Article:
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Chapter 16 : James Potter
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Out of instinct James cast a Shield Charm, whipping around to face his attacker.
The darkness was intermittently lit up with assorted hexes and curses. Brief, colourful flashes; from a distance, he supposed, they might look beautiful. Closer up they were a little less appreciated. They did, however provide a means of seeing their opponents; their dark silhouettes were painted with violent reds and greens, casting shadows amidst the dense forest.
James straightened, mercifully able to hold the Shield Charm. He faced his opponent, cutting a very impressive duelling stance as he shot a Stunning Spell at the Death Eater, who dodged it easily.
“Ready?” James challenged his voice almost casual.
The Death Eater hissed in reply, but said nothing else. James marvelled at their ability to make his job that much easier.
It was easier to kill if you didn’t think of them as human.
The Death Eater wasted no time and sent a string of hexes his way. James blocked what he could, but he was overwhelmed and hit by a Cutting Curse. Luckily he seemed to be of the ‘quantity not quality’ school of thinking and it did little more than graze his face.
“Is that all you’ve got?” James crowed. “Your master couldn’t teach you any better than that?”
James could see the look of victory fade from his eyes, being replaced by seething rage.
A weakness; the weak ones were always letting anger get in the way, it clouded their focus. Usually inexperienced ones, who had not yet been taught to be cold and indifferent.
This one must have been young, still fired up with hate and fear. Not yet able to mask his emotions quite as well as his face.
As they duelled, James let his mind wander. This was somebody’s son, maybe someone’s brother. Possibly someone he’d gone to school with. Just another kid who’d grown up way too fast. Just like him.
“Your mudblood whore will die,” the boy jeered.
Anger was a weakness—
“She’ll cry for you. She’ll die screaming, sobbing for mercy.”
There was no thought behind it, just snarling fury. That boy was dead before he’d even hit the ground, sneer still frozen on his face.
Somebody’s former son. Somebody’s lost brother.
Not his concern.
There wasn’t time to think about it, to pause and reflect on what he’d done. Not now.
The air was alight with tension; spells whirring, black cloaks billowing like sails; the bodies wrapped with in them twisting in the cool night air. Duelling was, for something so violent, a very graceful thing.
“Catch up, James!” Sirius called. Despite the fact that he was heavily engaged in a duel with a rather vicious Death Eater, he had a stupid grin on his face.
James forgot about the boy sprawled on the ground. He smiled and shook his head. “Sod off!”
There were six other Death Eaters, against the six of them still standing. Two had gone down, but he James didn’t make any note of it except that it wasn’t Sirius, Remus or Peter.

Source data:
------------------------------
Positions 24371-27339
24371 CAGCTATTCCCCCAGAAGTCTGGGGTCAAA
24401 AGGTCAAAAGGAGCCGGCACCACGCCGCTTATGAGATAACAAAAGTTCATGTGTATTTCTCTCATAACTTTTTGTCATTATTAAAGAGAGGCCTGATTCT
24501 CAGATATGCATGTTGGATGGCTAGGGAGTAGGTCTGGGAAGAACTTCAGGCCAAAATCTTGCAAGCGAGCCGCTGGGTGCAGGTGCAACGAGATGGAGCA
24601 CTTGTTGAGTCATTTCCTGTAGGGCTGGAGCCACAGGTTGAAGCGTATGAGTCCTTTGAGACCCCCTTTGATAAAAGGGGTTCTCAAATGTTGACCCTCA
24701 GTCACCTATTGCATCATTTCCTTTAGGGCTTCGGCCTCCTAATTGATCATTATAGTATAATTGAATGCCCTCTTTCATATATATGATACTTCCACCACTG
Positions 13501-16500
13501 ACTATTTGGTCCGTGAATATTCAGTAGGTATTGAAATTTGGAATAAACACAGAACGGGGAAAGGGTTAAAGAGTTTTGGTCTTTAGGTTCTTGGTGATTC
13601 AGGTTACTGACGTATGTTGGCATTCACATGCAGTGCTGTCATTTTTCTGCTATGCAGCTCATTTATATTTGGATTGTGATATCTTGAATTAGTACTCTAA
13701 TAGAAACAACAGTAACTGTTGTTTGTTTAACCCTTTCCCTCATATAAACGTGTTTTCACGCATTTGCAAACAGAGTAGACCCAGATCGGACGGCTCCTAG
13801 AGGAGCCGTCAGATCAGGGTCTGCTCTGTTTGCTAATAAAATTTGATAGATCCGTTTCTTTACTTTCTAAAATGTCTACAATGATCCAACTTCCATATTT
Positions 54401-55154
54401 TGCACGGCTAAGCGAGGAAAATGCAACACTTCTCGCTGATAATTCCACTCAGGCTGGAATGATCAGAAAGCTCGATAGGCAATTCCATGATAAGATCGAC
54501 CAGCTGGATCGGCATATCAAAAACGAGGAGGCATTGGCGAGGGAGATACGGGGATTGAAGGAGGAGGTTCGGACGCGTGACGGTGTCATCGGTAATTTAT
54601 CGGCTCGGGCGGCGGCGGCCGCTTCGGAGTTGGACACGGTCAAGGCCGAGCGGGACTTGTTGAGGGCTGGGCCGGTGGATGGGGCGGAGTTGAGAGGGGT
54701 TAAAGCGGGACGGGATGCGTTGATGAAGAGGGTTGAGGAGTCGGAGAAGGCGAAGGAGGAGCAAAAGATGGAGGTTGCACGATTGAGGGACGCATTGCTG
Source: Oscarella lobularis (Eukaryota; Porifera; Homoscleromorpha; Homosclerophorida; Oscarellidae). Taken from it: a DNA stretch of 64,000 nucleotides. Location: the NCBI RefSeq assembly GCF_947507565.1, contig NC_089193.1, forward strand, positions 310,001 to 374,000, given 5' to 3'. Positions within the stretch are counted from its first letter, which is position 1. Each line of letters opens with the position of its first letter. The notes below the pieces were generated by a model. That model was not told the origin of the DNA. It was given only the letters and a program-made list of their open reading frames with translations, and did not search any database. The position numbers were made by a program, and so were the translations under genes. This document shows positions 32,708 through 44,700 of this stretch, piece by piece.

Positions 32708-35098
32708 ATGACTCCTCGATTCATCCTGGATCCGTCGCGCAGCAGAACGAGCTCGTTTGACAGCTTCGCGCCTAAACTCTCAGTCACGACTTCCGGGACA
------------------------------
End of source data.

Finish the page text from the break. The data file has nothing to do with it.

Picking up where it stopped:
The battle began to lean in their favour as the Death Eaters began to drop, dead, stunned or howling in pain. The last of them was thrown back into a tree and with his fall, the forest fell silent, void of threats and curses. The hush was only interrupted by the crunch of leaf litter beneath their feet, or the whisper of robes.
James lit his wand and surveyed the damage. Sirius, Remus, Peter, Marlene and Emmeline followed suit. They were, the six of them, ragged and weary, each showcasing various injuries and torn robes.
Tonight it had been Frank and Gideon that had suffered the brunt of tonight’s ‘ambush’. Playing the bait rarely ended well.
Marlene and Remus immediately went to their aid. James ran a slender hand through his permanently messy hair and strode over to the body of the boy he’d killed lay. He crouched down beside him, feeling an enormous sense of catharsis as he reached for the mask.
Gregory Warwick. A boy two years behind him at Hogwarts, James and Sirius had played a prank once, (involving musical forks and charmed food, if he remembered straight) on him and his particular group of deadbeat friends. He’d been the Slytherin Prefect when James had been Head Boy, a slimy, smarmy little git who’d always been snide about Lily. Not really a surprise that he’d turned out this way.
Bit of a shock to have killed him.
“Warwick, huh?” Sirius said from somewhere in the darkness. James searched for him, eyes straining to look any further than a few inches. “Watch where you’re pointing that thing.”
James lowered his wand. “How many?”
“Nine. Three dead, four stunned and two with injuries. You’d think Voldemort would teach them some basic healing.”
“Why? They’re just cannon fodder,” James replied dully.
Sirius grunted by way of agreement and scuffed his foot in the soil. James could just make out the beginnings of a bruise on his face.
“You all r…”
“We need to get Gideon and Frank to St. Mungos. Nothing serious, but I can’t do anything for them here,” Marlene announced, getting up from her knees and brushing her robe off. Remus was already levitating them on to conjured stretchers whilst Emmeline and Peter saw to the remaining Death Eaters.